The prisoner swap has only one purpose for the militants - recognition its Islamic State exists and that foreign nations acknowledge its power, says Robert Fisk
Missing salvage expert who found $50m of sunken treasure before disappearing, tracked down at last

The runaway buccaneers and the ship full of gold

Salvage expert Tommy Thompson found sunken treasure worth millions. Then he vanished... until now
Homeless Veterans appeal: ‘If you’re hard on the world you are hard on yourself’

Homeless Veterans appeal: ‘If you’re hard on the world you are hard on yourself’

Maverick artist Grayson Perry backs our campaign
Assisted Dying Bill: I want to be able to decide about my own death - I want to have control of my life

Assisted Dying Bill: 'I want control of my life'

This week the Assisted Dying Bill is debated in the Lords. Virginia Ironside, who has already made plans for her own self-deliverance, argues that it's time we allowed people a humane, compassionate death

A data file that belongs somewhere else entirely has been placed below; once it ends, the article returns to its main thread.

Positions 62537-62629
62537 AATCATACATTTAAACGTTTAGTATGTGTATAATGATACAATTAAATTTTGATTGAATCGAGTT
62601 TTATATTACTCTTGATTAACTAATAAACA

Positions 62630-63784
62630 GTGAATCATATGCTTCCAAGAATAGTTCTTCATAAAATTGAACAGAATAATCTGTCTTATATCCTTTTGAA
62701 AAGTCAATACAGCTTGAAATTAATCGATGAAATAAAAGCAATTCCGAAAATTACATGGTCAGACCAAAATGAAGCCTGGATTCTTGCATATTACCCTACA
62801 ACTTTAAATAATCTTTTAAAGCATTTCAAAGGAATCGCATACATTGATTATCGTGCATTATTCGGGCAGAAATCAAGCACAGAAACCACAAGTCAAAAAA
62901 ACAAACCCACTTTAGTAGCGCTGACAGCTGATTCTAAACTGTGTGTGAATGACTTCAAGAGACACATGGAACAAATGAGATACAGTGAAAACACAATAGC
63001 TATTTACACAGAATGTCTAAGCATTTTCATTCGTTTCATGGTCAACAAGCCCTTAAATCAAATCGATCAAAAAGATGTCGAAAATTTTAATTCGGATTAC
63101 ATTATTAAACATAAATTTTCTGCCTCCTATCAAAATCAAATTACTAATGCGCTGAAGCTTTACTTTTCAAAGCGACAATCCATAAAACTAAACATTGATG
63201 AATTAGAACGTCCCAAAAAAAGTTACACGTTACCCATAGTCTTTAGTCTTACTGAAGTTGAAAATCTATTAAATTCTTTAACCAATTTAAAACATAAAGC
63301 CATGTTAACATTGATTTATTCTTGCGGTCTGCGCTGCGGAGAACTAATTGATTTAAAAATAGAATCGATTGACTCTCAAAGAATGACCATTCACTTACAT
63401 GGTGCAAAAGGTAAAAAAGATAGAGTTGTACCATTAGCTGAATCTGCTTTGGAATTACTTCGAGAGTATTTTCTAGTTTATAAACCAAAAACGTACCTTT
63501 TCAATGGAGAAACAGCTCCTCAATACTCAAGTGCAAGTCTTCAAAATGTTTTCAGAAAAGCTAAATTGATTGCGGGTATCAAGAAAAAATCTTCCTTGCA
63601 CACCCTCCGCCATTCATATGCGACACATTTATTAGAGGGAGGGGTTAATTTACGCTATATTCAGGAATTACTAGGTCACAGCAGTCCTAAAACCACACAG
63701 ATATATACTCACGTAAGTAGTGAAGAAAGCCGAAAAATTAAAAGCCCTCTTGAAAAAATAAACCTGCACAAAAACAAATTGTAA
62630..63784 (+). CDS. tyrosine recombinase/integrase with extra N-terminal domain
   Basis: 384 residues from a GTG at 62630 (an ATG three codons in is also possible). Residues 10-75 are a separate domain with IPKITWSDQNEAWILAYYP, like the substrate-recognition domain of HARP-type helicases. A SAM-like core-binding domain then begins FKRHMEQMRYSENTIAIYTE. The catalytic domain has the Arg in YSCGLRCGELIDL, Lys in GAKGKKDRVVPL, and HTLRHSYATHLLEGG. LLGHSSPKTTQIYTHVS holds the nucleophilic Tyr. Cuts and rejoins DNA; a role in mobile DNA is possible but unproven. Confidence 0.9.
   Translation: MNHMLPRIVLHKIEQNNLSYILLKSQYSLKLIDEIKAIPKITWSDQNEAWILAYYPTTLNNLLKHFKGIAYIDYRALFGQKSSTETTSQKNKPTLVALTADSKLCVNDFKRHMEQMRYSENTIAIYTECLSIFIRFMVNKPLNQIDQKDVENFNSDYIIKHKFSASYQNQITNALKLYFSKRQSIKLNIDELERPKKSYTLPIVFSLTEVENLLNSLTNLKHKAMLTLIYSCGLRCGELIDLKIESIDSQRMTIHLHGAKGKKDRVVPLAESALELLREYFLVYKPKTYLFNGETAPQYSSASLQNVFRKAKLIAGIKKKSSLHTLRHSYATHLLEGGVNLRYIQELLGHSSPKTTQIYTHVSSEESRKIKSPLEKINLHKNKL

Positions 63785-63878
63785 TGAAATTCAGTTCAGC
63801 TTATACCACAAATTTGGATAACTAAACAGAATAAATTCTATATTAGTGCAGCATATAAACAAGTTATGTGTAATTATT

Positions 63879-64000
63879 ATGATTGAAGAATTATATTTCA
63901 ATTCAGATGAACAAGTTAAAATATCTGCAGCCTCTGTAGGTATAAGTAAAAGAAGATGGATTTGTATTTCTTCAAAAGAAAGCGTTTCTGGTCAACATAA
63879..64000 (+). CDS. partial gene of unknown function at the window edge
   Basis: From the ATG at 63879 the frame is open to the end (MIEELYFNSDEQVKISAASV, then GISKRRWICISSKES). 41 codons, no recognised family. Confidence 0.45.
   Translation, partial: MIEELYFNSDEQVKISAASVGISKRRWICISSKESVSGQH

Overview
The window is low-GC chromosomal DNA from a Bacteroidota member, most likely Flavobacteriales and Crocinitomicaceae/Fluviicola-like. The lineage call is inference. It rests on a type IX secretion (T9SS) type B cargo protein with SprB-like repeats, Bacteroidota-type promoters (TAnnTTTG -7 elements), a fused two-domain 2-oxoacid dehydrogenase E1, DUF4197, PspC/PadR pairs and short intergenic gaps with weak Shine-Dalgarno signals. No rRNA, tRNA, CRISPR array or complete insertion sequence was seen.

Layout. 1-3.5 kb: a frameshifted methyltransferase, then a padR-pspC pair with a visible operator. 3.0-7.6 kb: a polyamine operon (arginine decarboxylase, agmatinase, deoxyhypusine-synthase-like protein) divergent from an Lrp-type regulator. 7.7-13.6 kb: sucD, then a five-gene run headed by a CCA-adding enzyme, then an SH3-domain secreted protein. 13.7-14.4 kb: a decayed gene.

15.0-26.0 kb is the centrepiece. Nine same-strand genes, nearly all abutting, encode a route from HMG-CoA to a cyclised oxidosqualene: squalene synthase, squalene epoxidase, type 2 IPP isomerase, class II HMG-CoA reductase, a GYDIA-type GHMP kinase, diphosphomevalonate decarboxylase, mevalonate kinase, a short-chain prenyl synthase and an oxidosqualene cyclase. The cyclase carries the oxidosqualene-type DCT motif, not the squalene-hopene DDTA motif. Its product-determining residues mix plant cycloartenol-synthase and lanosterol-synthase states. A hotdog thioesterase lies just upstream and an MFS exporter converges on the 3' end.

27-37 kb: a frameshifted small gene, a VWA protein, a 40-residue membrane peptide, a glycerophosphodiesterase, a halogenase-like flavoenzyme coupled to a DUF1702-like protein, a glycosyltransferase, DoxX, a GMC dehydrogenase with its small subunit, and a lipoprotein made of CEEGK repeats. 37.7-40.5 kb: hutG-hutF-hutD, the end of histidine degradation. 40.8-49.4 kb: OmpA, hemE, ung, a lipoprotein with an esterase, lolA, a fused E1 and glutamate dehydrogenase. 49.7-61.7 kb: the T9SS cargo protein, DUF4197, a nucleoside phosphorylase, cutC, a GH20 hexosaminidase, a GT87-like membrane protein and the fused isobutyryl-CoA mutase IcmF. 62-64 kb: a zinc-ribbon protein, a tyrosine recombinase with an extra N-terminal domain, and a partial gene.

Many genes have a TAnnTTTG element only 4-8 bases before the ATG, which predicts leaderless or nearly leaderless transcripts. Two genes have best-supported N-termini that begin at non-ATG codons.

Move over, kale - cabbage is the new rising star

Cabbage is king again

Sophie Morris banishes thoughts of soggy school dinners and turns over a new leaf
11 best winter skin treats

Give your moisturiser a helping hand: 11 best winter skin treats

Get an extra boost of nourishment from one of these hard-working products
Paul Scholes column: The more Jose Mourinho attempts to influence match officials, the more they are likely to ignore him

Paul Scholes column

The more Jose Mourinho attempts to influence match officials, the more they are likely to ignore him
Frank Warren column: No cigar, but pots of money: here come the Cubans

Frank Warren's Ringside

No cigar, but pots of money: here come the Cubans